praise

From Middle English praisen, preisen, borrowed from Old French proisier, preisier (to value, prize), from Late Latin pretiō (to value, prize) from pretium (price, worth, reward). See prize. Displaced native Old English lof and hering (praise) as well as herian (to praise).

English

Etymology

Pronunciation

Noun

praise (countable and uncountable, plural praises)

  1. Commendation; favourable representation in words.
    Synonyms: see Thesaurus:praise
    Antonym: blame
    The writer's latest novel received great praise in the media.
    You deserve praise for the hard work you've done recently.
    She gave them some faint praise for their assignments, despite not being totally convinced by the quality.
    dim praise
  2. Worship.
    praise of God

Derived terms

Translations

The translations below need to be checked and inserted above into the appropriate translation tables. See instructions at Wiktionary:Entry layout § Translations.

Verb

praise (third-person singular simple present praises, present participle praising, simple past and past participle praised)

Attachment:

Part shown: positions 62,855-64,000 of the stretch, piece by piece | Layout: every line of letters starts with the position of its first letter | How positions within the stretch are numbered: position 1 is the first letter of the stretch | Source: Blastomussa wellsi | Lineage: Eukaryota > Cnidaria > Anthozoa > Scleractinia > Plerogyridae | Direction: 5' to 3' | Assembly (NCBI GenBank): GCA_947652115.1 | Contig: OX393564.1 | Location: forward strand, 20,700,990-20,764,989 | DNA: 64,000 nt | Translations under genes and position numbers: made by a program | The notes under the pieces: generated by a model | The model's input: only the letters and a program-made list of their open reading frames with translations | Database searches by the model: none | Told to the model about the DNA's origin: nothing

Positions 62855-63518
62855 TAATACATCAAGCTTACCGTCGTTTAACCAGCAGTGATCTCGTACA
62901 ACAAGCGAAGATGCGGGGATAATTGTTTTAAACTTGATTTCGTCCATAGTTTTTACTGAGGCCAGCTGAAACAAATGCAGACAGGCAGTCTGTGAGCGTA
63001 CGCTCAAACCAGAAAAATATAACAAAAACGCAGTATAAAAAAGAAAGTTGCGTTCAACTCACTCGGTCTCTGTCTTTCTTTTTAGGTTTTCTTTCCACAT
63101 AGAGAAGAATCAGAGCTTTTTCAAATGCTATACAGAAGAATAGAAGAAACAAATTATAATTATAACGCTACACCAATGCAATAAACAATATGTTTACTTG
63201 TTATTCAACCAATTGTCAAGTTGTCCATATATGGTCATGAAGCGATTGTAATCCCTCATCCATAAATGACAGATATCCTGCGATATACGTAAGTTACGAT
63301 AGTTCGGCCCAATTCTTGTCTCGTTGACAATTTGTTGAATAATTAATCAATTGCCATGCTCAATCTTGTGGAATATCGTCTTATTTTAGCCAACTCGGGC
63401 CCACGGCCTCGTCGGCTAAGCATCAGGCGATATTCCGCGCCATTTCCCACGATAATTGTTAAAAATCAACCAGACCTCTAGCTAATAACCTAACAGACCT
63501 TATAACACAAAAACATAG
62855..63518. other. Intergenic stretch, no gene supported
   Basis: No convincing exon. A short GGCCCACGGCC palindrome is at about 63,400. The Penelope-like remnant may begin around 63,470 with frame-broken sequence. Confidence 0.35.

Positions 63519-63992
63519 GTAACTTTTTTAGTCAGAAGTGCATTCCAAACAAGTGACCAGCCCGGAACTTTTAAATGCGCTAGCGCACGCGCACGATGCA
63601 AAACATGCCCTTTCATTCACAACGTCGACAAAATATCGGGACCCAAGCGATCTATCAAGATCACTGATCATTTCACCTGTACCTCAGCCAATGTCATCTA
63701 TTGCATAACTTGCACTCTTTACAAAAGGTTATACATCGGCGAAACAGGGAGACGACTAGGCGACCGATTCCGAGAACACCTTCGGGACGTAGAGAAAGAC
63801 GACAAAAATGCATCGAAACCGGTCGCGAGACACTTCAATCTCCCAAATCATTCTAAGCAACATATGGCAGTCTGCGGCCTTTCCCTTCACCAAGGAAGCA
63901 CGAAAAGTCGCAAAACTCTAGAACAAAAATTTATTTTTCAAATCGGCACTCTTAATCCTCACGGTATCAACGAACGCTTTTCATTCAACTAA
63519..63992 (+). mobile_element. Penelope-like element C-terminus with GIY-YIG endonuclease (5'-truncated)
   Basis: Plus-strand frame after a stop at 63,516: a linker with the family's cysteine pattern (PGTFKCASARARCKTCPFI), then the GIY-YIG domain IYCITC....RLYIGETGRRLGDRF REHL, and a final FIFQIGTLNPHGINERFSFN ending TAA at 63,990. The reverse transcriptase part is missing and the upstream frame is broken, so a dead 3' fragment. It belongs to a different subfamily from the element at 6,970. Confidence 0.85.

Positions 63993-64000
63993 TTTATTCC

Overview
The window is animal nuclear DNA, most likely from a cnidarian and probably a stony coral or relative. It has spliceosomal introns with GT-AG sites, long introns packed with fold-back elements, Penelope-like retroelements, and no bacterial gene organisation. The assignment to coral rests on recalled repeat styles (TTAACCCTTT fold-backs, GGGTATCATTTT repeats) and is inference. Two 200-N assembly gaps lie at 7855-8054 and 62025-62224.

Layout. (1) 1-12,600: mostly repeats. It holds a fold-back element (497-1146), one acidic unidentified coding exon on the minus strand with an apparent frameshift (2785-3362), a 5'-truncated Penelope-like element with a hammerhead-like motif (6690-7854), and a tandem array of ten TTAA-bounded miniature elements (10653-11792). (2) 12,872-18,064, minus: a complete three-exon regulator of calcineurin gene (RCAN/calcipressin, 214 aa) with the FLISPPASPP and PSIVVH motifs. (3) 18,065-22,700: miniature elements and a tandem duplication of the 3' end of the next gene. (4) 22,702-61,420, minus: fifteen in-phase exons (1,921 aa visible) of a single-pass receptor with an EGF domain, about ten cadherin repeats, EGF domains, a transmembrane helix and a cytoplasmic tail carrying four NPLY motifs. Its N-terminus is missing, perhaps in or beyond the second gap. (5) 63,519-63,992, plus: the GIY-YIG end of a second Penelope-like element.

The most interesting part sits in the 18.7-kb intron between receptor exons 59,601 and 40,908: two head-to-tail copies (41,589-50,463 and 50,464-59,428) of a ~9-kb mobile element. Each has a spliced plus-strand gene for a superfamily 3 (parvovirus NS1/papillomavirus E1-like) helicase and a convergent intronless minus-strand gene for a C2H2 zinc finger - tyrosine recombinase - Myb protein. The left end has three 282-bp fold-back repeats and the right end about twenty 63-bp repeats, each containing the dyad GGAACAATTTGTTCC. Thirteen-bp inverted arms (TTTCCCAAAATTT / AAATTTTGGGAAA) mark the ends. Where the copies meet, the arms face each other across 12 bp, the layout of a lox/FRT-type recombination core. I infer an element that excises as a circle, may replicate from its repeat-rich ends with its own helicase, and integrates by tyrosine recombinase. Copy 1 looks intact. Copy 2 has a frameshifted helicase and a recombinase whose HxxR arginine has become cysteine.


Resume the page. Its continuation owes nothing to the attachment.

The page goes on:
1. To give praise to; to commend, glorify, or worship.
    Be sure to praise Bobby for his excellent work at school this week.
    Some of the passengers were heard praising God as the stricken plane landed safely.

Conjugation

Antonyms

Derived terms

Translations

Further reading

Anagrams


Irish

Adjective

praise

  1. inflection of pras:
    1. feminine genitive singular
    2. comparative degree

Mutation

Irish mutation
Radical Lenition Eclipsis
praise phraise bpraise
Note: Some of these forms may be hypothetical. Not every possible mutated form of every word actually occurs.

Scottish Gaelic

Noun

praise f

  1. genitive singular of prais